It went all very chop chop. By the time we woke up it was time to hurry to meet the bus at 8h30. It was just enough time to have a hurried breakfast.
Again a lovely bus ride through the country, passing through two tunnels. These tunnels were only wide enough for one bus, which could be a bit of a problem because when entering the tunnel the driver would not know whether there is oncoming traffic. But every few hundred meters there is a widening which allows one vehicle to move to the side. All very interesting. We were dropped off at the Hotel Norð in the village of Viðareiði.

Now what do we do? One fellow and knowledgeable tourist told us to see Magda at the shop to ask whether we can camp behind the school. She said 'no problem' and it was free of charge. To show our appreciation we felt we had to plough something back into the community and we are therefore now sitting in the hotel having a cup of coffee.
Before it came to that we had a walk down to what would have been the harbour and in fact used to be the harbour. Nearby was this little village church with the vicar in attendance, he was busy with some repairs. On enquiring we established that the belief system is Lutheran. He than also showed us around the church, which is plain but nice. He told us the story of some shipwreck in1846 when the village people saved a number of British sailors. As a thanks the village received a grand from the British government, which they used to fix up the church and for some other things in the village.
Further we went exploring the coastline, climbing and jumping over rocks at what obviously used to be the harbour. But the sea had reclaimed most of it. After an extended coffee break in the hotel (DK15) and lunch in the tent we went into the opposite direction. 3.4km down the road, we came to some factory, but we could not figure out what it was there for, fish or sheep?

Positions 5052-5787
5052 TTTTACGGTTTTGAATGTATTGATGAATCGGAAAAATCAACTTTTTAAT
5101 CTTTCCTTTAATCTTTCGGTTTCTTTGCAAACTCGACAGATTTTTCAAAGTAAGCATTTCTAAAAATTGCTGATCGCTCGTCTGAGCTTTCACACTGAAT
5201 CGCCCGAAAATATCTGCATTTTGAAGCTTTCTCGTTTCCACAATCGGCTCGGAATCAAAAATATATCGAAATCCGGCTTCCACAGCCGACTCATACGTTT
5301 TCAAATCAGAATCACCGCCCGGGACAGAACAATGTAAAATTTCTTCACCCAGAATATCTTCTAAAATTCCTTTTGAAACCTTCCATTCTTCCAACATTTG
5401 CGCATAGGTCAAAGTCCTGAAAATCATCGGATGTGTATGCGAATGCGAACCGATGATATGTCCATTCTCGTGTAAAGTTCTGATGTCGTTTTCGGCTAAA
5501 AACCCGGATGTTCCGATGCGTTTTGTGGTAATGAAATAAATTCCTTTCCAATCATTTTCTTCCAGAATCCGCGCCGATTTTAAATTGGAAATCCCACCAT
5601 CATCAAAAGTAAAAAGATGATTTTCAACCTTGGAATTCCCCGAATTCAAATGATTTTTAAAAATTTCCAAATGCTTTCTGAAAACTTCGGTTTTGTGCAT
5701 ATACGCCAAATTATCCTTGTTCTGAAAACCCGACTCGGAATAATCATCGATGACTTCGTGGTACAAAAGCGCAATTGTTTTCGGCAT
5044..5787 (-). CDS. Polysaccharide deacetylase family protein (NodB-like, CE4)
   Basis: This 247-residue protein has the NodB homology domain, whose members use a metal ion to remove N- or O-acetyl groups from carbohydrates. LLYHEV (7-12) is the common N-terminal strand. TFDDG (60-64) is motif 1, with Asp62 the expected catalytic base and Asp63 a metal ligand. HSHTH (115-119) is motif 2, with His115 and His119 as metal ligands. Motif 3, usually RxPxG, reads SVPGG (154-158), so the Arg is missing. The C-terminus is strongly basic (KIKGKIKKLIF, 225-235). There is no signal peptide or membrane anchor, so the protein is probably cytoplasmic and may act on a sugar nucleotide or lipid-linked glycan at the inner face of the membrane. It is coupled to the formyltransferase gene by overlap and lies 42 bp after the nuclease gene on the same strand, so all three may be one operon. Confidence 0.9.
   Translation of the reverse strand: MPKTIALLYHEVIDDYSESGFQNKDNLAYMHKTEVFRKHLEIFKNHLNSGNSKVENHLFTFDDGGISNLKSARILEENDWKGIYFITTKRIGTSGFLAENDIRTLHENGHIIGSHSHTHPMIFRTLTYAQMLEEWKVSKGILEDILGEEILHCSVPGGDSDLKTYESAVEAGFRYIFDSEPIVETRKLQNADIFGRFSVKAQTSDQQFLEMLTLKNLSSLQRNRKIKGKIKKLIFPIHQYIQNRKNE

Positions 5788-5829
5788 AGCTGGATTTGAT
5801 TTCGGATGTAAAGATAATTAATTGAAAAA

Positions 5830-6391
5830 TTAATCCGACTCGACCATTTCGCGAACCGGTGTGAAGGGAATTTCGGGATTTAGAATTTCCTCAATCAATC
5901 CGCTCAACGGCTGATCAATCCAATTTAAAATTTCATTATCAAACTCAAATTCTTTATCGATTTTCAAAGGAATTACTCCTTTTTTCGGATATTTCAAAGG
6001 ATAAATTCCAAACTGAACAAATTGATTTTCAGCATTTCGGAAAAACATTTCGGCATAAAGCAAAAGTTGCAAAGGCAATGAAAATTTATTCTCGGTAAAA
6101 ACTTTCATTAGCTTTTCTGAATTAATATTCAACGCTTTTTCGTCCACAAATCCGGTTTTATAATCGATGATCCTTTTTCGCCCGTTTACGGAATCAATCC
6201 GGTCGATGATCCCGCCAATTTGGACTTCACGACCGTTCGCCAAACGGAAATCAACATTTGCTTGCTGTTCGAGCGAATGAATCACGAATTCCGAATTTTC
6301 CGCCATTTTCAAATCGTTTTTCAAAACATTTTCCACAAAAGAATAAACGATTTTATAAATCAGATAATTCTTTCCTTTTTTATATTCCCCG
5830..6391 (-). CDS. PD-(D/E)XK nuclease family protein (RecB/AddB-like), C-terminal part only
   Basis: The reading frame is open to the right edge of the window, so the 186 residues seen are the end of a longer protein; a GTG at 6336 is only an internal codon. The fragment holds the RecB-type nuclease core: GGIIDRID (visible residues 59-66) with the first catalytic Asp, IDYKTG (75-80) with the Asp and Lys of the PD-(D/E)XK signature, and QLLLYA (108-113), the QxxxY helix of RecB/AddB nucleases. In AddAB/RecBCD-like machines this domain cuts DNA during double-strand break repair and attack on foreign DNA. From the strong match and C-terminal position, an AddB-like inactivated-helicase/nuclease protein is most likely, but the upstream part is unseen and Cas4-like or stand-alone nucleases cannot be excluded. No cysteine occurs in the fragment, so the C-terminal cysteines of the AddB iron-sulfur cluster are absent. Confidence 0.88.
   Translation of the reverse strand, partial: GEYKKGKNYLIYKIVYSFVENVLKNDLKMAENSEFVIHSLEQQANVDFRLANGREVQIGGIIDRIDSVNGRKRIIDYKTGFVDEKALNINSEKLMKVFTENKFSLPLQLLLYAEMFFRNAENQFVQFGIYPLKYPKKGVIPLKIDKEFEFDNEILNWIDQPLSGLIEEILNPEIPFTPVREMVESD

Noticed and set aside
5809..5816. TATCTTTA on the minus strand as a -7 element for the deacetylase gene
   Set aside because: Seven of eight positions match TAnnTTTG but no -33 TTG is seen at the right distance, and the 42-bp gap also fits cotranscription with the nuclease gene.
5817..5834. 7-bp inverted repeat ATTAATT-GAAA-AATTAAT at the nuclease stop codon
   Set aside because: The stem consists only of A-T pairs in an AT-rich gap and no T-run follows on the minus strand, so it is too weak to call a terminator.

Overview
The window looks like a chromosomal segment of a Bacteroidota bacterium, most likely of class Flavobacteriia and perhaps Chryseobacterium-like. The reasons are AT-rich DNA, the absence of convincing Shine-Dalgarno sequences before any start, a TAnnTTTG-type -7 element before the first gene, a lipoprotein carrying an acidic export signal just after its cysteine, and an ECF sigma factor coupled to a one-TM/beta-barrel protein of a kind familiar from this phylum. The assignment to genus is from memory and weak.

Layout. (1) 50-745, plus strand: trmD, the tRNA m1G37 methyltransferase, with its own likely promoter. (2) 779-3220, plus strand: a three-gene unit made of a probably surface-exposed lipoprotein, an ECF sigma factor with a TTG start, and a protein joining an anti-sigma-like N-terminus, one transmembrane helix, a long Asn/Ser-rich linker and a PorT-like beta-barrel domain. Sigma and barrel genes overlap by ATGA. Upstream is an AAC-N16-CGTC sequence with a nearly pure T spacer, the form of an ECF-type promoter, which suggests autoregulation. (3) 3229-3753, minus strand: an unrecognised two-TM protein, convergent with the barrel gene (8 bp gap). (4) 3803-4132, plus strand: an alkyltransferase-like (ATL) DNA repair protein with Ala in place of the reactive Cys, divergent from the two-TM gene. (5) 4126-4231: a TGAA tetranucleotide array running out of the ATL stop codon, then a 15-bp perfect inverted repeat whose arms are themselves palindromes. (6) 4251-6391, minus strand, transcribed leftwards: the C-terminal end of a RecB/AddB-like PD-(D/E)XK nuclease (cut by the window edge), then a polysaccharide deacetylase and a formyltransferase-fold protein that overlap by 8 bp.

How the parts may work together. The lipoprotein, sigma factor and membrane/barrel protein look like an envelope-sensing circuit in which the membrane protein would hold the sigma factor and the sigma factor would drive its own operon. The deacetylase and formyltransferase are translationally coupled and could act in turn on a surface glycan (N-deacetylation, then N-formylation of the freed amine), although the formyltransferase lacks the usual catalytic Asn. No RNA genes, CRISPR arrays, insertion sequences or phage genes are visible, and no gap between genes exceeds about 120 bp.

The evening stroll was up the road north. We stopped at a ruined house that could have been a look out post to check for the German Unterseeboote during the war. Sitting in the evening sun was very pleasant and the scenery was stunning.


Today was the day to climb to the top of Villingadalsfjall (844m), and this from sea level. It was a long and arduous slog. The weather was typical Faroese, rain, sun, mist all in quick succession and all at once. Eventually we made it and had a cup of soup at the top. But the journey was not over, now we had to go out to the point Seyðtorva. This is the top of the sea facing cliffs, I measured our altitude as 753m.
The way back we messed up a bit, going too low too early and we had to come back up to close to the level of the top.

Overall a nice day on the mountain, my knee started twitching on the way down. And now we are sitting in the restaurant of the hotel waiting for our dinner. I am having Puffin and Jim some fish. The Puffins will set me back DK210.
It tasted very well, I had three pieces, all breastbones. The meat is dark and gamy. Now that I have got this out of my system I don't have to eat Puffin again. It leaves me with tasting some whale meat. Watch this space.



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